Trump’s new Labor Chief is the first Latino member of Trump’s cabinet.
With a vote of 60-38 the U.S. Senate approved Alexander Acosta, the dean of Florida International University Law School, to lead the Department of Labor (DOL). The nomination was approved by a 12-11 party line vote in late March.
Acosta served on the NLRB for about eight months beginning in December 2002, at which time he participated in more than 125 decisions. After that stint, he was chosen by Bush in 2003 to serve as head of the DOJ’s Civil Rights Division, being the first Hispanic to hold that position. He remained at the DOJ for about two years before becoming U.S. attorney in South Florida. Harvard-educated Acosta also practiced in private practice in the mid-1990s and served as a law clerk for U.S. Supreme Court Justice Samuel Alito.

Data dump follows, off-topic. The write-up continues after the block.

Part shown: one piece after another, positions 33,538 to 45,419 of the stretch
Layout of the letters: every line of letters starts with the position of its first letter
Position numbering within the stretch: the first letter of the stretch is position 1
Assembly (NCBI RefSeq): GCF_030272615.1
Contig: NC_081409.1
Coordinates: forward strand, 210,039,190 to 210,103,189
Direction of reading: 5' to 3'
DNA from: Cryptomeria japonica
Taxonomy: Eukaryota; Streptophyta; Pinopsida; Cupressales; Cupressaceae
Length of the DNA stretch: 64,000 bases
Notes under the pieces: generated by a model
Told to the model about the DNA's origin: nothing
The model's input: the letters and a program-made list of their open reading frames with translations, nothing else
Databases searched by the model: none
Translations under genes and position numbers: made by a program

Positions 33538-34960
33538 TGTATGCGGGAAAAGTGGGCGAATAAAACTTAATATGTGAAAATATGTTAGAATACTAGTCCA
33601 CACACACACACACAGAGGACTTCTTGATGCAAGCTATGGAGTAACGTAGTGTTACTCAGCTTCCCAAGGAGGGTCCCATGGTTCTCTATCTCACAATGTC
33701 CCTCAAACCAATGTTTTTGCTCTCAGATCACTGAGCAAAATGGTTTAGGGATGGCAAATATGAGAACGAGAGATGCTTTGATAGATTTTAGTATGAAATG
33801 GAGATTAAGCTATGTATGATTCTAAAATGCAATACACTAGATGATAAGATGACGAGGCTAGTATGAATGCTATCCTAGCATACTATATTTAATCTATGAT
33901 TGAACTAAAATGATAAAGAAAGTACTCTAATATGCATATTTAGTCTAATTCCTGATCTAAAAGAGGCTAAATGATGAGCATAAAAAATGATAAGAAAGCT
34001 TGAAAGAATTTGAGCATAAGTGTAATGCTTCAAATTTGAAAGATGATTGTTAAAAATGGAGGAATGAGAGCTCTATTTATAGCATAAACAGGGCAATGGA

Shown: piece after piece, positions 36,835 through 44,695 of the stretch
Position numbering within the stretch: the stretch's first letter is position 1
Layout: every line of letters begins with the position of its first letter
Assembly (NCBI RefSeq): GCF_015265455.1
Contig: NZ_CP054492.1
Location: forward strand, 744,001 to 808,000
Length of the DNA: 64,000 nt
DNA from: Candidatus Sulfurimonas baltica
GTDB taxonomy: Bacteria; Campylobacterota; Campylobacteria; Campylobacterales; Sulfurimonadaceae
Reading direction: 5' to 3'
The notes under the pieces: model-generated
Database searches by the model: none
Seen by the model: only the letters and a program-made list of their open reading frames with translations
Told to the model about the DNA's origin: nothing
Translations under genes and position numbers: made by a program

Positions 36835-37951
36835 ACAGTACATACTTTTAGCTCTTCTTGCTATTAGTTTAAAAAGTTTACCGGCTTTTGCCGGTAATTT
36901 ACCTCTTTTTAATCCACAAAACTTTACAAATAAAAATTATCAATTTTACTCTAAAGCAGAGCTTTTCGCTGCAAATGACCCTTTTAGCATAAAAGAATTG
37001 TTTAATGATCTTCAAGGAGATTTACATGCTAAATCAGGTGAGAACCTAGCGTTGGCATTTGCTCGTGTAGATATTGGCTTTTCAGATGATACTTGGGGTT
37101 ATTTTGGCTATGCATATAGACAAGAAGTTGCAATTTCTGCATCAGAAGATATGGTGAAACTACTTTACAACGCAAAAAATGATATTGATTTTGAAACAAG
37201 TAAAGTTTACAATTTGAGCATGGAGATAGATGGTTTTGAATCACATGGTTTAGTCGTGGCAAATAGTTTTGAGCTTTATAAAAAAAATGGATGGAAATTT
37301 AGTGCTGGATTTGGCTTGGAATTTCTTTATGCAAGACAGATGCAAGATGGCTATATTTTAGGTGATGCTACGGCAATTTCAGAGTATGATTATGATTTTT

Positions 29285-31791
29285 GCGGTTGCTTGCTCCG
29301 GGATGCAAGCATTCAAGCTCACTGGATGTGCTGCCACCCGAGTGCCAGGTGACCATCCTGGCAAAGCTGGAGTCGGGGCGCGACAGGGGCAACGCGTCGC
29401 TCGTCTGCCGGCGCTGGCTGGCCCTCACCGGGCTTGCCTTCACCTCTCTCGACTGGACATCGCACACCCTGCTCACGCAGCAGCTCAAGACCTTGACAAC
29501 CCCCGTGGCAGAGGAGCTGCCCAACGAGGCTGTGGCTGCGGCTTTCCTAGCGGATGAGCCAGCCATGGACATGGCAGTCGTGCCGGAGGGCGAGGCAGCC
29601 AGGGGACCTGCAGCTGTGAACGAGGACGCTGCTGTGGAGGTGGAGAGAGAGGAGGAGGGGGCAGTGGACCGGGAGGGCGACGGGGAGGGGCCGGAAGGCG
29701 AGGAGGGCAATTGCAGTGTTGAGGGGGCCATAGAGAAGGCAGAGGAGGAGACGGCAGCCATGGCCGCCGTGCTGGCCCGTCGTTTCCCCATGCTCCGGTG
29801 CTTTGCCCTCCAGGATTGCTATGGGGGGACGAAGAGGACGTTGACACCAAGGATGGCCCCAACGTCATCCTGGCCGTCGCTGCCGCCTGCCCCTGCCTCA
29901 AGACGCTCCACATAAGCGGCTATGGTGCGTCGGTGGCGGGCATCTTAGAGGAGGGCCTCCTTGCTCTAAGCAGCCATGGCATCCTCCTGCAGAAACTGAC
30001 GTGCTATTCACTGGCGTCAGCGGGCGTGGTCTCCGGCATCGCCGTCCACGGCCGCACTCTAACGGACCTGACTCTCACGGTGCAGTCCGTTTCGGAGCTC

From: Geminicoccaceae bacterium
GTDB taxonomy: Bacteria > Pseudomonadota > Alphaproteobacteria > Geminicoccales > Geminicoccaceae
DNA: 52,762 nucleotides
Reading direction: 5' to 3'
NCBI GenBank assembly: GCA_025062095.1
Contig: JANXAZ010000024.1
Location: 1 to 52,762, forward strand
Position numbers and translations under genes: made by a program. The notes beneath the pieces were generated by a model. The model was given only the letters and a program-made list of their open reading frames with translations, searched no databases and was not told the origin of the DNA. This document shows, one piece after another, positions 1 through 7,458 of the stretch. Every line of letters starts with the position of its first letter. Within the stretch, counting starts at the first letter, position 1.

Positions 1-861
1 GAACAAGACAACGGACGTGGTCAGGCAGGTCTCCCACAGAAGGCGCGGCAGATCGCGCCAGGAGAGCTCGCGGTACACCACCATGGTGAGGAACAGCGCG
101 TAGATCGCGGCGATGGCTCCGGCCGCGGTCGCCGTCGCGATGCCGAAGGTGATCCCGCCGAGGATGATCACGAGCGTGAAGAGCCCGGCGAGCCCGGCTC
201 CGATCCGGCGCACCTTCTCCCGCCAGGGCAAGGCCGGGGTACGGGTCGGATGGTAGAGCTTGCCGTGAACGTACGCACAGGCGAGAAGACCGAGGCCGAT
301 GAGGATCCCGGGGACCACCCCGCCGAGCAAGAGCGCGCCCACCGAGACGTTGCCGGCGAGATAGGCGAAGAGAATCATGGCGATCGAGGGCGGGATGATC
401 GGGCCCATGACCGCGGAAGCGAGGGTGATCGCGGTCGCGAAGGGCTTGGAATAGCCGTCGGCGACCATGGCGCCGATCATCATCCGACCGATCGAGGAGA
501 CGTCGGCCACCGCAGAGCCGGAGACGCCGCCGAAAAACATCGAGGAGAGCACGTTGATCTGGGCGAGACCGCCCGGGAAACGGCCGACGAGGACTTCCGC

One of Acosta’s first issues to address that have been put on the back burner awaiting a labor secretary is the fate of DOL’s controversial overtime rule. The rule was issued by the Obama administration in May 2016 and expanded overtime protections under the FLSA. The rule doubled the minimum salary threshold required to qualify for the FLSA’s white-collar exemption to $47,476 per year and increased the overtime eligibility threshold for highly compensation workers form $100k to $134k. The rule was enjoined by a Texas federal judge just days before its December 1st effective date. Acosta acknowledged that a raise was due; however, he cautioned that such a sudden leap was excessive.